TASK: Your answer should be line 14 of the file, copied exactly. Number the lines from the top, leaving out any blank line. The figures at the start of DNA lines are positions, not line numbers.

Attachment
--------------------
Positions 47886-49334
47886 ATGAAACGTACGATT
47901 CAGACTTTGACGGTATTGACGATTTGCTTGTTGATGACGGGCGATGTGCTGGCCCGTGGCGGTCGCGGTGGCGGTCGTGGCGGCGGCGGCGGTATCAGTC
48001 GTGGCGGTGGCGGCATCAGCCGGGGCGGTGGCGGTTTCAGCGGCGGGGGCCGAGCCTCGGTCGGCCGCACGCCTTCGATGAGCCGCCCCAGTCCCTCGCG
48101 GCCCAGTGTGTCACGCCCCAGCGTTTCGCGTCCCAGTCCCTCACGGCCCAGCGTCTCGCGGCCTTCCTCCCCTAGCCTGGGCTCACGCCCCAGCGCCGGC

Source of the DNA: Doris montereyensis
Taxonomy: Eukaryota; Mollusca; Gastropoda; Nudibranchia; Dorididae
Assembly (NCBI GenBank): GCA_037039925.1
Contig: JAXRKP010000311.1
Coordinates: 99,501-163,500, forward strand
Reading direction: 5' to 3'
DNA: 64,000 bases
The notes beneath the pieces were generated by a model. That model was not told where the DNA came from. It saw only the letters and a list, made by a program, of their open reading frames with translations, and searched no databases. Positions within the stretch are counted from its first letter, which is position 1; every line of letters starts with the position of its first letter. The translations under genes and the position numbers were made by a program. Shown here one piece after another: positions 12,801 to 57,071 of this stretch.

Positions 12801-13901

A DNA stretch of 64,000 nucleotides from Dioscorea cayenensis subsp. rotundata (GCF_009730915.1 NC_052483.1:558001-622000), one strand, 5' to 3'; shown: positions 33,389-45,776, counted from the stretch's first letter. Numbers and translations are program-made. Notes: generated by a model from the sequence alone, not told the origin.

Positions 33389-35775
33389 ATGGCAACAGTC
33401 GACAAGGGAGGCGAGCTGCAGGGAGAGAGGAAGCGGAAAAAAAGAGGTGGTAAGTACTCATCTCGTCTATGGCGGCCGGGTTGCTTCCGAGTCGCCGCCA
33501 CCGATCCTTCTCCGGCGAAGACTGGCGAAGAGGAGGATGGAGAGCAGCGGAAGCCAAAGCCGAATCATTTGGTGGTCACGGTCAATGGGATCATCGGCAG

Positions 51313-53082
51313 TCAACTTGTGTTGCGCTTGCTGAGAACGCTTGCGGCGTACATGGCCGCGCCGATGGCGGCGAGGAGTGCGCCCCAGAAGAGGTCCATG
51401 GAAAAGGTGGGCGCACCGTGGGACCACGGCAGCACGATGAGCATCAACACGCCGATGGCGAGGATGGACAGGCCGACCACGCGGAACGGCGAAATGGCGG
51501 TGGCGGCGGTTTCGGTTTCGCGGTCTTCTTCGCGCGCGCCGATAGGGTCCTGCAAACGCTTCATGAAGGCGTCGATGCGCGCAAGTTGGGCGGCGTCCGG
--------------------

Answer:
Positions 12801-13901